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Jean-Noel Gagnard Batard-Montrachet 2009

Chardonnay from Cote de Beaune, Cote d'Or, Burgundy, France
  • RP96
  • BH95
0% ABV
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Winemaker Notes

Gold-tinged and extremely healthy Chardonnay grapes produced concentrated, powerful wines. Their rich aromas and flavors captivate the senses, with overtones of spice, preserved citrus, toast, ripe fruit, white flowers, and acacia honey. A beautiful freshness on the aftertaste reflects fine acidity. The wine is altogether full-bodied and sumptuous on the palate, with a strong, dynamic presence and a spark of brilliance.

Critical Acclaim

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RP 96
Robert Parker's Wine Advocate
As is often the case, the Batard is relatively closed on the nose but the mineralite is certainly here with just a faint hint of toffee apple. The palate is brilliant: wonderful delineation, ample fresh apricot and white peach fruit, vibrant and enthralling on the finish. Gorgeous!
BH 95
Burghound.com
Interestingly, here the nose quite resembles that of the Caillerets save for having less obvious minerality and more peach and pear influences. There is superb richness to the big-bodied, intense and powerful flavors that possess an overt muscularity though no heaviness because while this is a full-sized Batard, it is also focused, pure and harmonious. This should also age well and repay up to a decade of cellar time though it should drink well before that. 92-95
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Jean-Noel Gagnard

Jean-Noel Gagnard

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Jean-Noel Gagnard, Cote de Beaune, Cote d'Or, Burgundy, France
Viticulture and winemaking have been part and parcel of civilisation for many centuries.Wine is not only an age-old reflection of culture, life style, and conviviality, but also the noblest of drinks and the product which most links us to its terroir (or geographical origin) and the people who make it. Chassagne-Montrachet is a very privileged appellation where winegrowers are duty-bound to do their very best. The Domaine Jean-Noel Gagnard clearly shares this search for excellence. This quest is complicated by the fact that there is obviously no one single way of looking at things. In any event, we will only ever be humble interpreters of our terroir's multiple facets. The wineries natural preference and basic philosophy is to make wines of finesse and elegance. Their expertise, experience and passion are all devoted to these two words. Last but not least, let us not forget that the pleasure of wine lies in tasting it rather than knowing about it!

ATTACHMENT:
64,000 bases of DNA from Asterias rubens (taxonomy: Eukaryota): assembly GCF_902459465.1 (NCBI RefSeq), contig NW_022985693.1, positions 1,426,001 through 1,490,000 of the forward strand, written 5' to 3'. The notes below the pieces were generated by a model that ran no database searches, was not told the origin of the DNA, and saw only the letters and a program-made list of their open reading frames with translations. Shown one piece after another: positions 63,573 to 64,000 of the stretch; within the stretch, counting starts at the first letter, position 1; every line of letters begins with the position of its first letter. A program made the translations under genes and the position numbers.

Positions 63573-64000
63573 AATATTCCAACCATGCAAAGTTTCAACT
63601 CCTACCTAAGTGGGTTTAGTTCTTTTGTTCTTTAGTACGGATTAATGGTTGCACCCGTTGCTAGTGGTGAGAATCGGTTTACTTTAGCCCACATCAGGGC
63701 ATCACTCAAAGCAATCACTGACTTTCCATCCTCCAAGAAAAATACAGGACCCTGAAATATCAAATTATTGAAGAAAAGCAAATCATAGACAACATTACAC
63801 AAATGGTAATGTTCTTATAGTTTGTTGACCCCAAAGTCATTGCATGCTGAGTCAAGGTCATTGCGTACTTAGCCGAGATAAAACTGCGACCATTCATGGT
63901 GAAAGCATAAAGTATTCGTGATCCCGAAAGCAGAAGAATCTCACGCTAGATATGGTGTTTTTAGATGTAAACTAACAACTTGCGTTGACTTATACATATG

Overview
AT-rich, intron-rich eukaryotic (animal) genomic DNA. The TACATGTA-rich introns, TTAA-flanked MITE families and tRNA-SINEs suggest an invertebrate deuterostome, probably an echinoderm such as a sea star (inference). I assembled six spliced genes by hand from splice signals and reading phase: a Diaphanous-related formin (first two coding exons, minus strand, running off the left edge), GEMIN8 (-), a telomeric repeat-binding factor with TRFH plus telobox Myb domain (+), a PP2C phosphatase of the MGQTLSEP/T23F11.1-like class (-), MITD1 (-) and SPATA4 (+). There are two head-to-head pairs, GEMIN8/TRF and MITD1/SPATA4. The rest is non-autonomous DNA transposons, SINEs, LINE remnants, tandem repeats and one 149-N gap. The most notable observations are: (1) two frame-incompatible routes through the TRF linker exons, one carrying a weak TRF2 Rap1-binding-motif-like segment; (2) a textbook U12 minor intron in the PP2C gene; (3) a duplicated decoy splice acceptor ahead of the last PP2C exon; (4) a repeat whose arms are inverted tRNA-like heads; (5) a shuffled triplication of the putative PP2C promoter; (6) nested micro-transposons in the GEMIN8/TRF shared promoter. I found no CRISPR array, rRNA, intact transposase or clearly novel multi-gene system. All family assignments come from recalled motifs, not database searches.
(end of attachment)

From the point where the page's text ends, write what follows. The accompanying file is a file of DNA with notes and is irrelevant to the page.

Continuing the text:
Cote de Beaune

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A classic source of exceptional Chardonnay as well as Pinot noir, the Côte de Beaune makes up the southern half of the Côte d’Or. Its principal wine-producing villages are Pernand-Vergelesses, Aloxe-Corton, Beaune, Pommard, Volnay, Meursault, Puligny-Montrachet and Chassagne-Montrachet.

The area is named for its own important town of Beaune, which is essentially the center of the Burgundy wine business and where many negociants center their work. Hospices de Beaune, the annual wine auction, is based here as well.

Chardonnay

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One of the most popular and versatile white wine grapes, Chardonnay offers a wide range of flavors and styles depending on where it is grown and how it is made. While practically every country in the wine producing world grows it, Chardonnay from its Burgundian homeland produces some of the most remarkable and longest lived examples. As far as cellar potential, white Burgundy rivals the world’s other age-worthy whites like Riesling or botrytized Semillon. California is Chardonnay’s second most important home, where both oaky, buttery styles and leaner, European-inspired wines enjoy great popularity. Oregon, Australia and South America are also significant producers of Chardonnay.

In the Glass

When planted on cool sites, Chardonnay flavors tend towards grapefruit, lemon zest, green apple, celery leaf and wet flint, while warmer locations coax out richer, more tropical flavors of melon, peach and pineapple. Oak can add notes of vanilla, coconut and spice, while malolactic fermentation imparts a soft and creamy texture.

Perfect Pairings

Chardonnay is as versatile at the table as it is in the vineyard. The crisp, clean, Chablis-like styles go well with flaky white fish with herbs, scallops, turkey breast and soft cheeses. Richer Chardonnays marry well with lobster, crab, salmon, roasted chicken and creamy sauces.

Sommelier Secret

Since the 1990s, big, oaky, buttery Chardonnays from California have enjoyed explosive popularity. More recently, the pendulum has begun to swing in the opposite direction, towards a clean, crisp style that rarely utilizes new oak. In Burgundy, the subregion of Chablis, while typically employing the use of older oak barrels, produces a similar bright and acid-driven style. Anyone who doesn't like oaky Chardonnay would likely enjoy its lighter style.

YAO166095_2009 Item# 166095